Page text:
I was reading an interesting article on a website called govtech.com about how 911 emergency call centers have been migrating to VoIP phone service. What struck me most was how similar were the reasons cited for 911 center migration to the justification for businesses of all sizes to move to VoIP.
Cost, of course, was cited. But even more significant, it turns out, is the flexibility inherent in VoIP services. The story cites a 911 call center that lost its phone service because the fiber cable to the center was inadvertently dug up. That could have been a disaster but the center was using VoIP, so in only 30 minutes or so it had redirected emergency calls to a neighboring call center that also used VoIP. It was also pointed out that in a pinch a 911 center could even be redirected to any laptop (or other PC for that matter) with an Internet connection.
For businesses of all sizes, there’s a lesson to be learned. Any operation that relies on business phone service – which probably means every operation of any size – could easily find itself cut off, just as the 911 center was, at any time. Perhaps you’re a small store or office, with just a few employees. With service such as that from Phone.com it’s possible to rapidly redirect your business calls to wherever you wish, using any Internet connection you can find. One can even do it from a smartphone. Basically, no matter what VoIP plan you have, it can function as a virtual office, one that’s physically located almost anywhere and everywhere.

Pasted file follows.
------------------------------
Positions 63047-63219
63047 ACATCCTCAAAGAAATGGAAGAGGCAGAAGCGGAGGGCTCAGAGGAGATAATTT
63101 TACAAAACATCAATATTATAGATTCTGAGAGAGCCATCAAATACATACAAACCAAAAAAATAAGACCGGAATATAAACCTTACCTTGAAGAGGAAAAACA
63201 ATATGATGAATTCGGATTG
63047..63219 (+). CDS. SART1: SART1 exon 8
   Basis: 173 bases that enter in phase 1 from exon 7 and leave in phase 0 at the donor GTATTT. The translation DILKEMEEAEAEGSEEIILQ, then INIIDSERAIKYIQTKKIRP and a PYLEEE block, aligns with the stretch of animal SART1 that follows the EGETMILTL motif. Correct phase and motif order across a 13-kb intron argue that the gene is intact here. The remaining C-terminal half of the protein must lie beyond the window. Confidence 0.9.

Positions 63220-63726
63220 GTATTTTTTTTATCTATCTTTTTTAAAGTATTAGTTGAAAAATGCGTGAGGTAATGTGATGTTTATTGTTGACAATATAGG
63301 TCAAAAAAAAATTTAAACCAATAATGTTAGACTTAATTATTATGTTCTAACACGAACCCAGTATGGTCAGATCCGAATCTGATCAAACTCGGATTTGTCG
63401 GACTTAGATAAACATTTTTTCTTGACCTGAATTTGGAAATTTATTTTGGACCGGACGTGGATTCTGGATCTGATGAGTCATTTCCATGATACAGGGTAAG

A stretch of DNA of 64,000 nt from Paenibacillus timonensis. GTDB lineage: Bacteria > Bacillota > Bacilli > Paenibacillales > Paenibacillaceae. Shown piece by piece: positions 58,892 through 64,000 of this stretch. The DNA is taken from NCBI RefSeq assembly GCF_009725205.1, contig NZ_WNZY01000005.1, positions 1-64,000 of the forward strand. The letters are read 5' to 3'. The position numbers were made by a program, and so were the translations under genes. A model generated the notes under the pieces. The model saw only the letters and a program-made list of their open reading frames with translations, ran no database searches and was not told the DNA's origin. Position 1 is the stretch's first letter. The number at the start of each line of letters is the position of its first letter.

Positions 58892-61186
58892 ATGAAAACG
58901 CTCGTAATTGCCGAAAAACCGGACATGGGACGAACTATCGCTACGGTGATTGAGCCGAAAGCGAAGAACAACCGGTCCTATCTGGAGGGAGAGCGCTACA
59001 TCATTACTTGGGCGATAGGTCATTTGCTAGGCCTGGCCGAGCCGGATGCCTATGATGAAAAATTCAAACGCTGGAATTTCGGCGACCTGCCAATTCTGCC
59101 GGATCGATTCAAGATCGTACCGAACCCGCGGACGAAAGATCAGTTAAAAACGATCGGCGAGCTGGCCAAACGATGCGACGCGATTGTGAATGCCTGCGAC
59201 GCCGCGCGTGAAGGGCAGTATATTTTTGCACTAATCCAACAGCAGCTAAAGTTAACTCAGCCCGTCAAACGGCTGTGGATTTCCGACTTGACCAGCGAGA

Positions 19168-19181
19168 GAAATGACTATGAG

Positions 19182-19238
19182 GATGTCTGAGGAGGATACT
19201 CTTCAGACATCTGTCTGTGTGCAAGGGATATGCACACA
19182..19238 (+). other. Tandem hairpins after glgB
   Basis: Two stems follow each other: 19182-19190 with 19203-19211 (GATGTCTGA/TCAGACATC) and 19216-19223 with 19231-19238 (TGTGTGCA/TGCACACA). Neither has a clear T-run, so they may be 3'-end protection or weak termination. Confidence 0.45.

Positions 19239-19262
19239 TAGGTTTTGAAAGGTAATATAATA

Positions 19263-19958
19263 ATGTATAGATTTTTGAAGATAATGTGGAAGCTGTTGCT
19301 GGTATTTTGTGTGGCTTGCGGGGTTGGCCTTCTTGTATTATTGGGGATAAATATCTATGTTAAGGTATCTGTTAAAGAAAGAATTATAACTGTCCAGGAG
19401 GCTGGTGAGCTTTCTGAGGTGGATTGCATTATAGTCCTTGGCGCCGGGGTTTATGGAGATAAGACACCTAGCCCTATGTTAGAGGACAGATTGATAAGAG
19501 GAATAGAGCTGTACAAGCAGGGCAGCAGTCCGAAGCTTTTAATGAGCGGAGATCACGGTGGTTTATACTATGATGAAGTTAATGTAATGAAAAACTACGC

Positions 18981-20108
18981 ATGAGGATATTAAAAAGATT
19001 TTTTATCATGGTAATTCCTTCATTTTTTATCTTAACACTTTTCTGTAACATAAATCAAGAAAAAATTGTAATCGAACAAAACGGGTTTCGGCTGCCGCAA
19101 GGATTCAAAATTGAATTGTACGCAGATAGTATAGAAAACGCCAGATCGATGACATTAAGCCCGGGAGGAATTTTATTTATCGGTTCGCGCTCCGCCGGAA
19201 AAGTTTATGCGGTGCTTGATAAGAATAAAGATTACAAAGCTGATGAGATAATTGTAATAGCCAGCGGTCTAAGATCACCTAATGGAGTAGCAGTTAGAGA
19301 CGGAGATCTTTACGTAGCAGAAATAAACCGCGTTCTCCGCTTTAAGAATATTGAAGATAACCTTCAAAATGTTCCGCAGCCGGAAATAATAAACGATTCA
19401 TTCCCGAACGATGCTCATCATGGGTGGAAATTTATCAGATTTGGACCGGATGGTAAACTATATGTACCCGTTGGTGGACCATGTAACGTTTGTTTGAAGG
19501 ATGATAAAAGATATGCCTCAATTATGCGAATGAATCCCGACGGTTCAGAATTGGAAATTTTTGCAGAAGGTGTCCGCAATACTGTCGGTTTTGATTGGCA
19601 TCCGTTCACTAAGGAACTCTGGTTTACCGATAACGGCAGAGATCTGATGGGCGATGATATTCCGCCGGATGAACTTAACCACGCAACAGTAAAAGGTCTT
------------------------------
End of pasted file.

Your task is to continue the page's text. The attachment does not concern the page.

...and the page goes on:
The bottom line is business as usual – well, almost as usual since you may now find the calls to your store coming to your home. But at least you’re getting the calls, and not losing sales. Indeed my recommendation to any small business, including those with a home office, is to set up their business VoIP in advance so that if a call can’t get through it will automatically forward to an alternate, such as your cell phone. That’s what I’ve done. And programming that with Phone.com service is a cinch. It takes barely a minute or two, and could save the loss of the big deal.
Stuart Zipper is currently a contributing editor to Communications Technology, a high tech business journalism consultant and freelancer, and the past Senior Editor of TelecomWeb news break.